5 Founders and Their Boarding Schools

Updated June 29, 2016 |
5 Founders and Their Boarding Schools
What prompts somebody to start a boarding school? The motives range from idealism to munificence right on through to capitalism. The common thread seems to be ample capital and a vision of what education can do.
Any school is a lot of work and takes a great deal of money to open and to continue operating. So, when you look at the examples of these five founders of legendary boarding schools, you can only marvel at the sheer determination which each one had to make his or her dream come true. American boarding schools are some of the best in the world. In an age when everybody seems to be taking shots at America and what we stand for, that's a nice statement to be able to make. Here then are snapshots of the founders of five boarding schools. They are an inspiration forever, as indeed are all the founders of boarding schools throughout the United States.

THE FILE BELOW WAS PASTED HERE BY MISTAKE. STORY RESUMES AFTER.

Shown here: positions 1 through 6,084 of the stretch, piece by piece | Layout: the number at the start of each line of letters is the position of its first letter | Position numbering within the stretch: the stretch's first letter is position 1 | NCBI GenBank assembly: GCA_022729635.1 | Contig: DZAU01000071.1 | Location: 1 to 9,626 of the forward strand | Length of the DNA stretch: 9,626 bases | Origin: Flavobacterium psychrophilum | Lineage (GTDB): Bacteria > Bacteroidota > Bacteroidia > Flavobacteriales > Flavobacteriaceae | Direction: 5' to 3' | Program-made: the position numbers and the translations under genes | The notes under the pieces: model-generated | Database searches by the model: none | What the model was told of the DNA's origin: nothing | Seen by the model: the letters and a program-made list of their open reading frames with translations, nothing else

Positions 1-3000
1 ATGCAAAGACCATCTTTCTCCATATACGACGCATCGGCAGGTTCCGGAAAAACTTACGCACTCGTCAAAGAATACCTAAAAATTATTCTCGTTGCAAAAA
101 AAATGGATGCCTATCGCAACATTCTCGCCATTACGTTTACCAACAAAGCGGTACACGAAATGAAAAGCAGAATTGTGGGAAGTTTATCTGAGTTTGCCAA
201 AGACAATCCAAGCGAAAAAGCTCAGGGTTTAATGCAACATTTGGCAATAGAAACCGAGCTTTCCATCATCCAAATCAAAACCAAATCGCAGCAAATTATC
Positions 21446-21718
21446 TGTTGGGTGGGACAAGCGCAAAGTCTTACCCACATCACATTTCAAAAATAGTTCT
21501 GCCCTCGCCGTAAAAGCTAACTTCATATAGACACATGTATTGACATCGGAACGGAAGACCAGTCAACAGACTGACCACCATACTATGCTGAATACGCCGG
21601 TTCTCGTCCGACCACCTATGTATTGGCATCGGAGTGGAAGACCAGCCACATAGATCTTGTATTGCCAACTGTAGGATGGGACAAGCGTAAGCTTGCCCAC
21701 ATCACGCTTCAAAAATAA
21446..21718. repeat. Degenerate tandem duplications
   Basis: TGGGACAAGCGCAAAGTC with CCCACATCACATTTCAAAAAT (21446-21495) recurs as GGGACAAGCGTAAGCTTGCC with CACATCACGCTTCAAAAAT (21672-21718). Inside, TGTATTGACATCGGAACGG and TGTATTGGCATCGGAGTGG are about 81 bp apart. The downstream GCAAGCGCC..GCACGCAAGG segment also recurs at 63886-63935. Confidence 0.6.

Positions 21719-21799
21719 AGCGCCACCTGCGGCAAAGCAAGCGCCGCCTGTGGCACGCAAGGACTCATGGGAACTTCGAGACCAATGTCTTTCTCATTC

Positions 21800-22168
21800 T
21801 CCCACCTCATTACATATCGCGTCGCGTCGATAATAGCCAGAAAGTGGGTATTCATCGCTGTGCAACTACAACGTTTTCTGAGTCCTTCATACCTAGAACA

Maria Bissell Hotchkiss and The Hotchkiss School
 
Founded in 1891
Number of students: 598
Grades 9-12, PG. Coeducational
Religious Affiliation: Nondenominational
Setting: Rural
Maria Bissell Hotchkiss had inherited a fortune from her husband Benjamin Hotchkiss. He made his money manufacturing guns. After he died, Mrs. Hotchkiss donated 65 acres of land to establish a school for boys. She wanted the school to be a feeder school for Yale University down by the shore in New Haven. Her original gift of 65 acres expanded over time into a magnificent campus of 645 acres of pristine Northwestern Connecticut countryside. Mrs. Hotchkiss' munifence also established a generous financial aid program which gave boys who could not otherwise afford the opportunity of attending The Hotchkiss School. The school became a
. . .read more
Updated February 05, 2018 |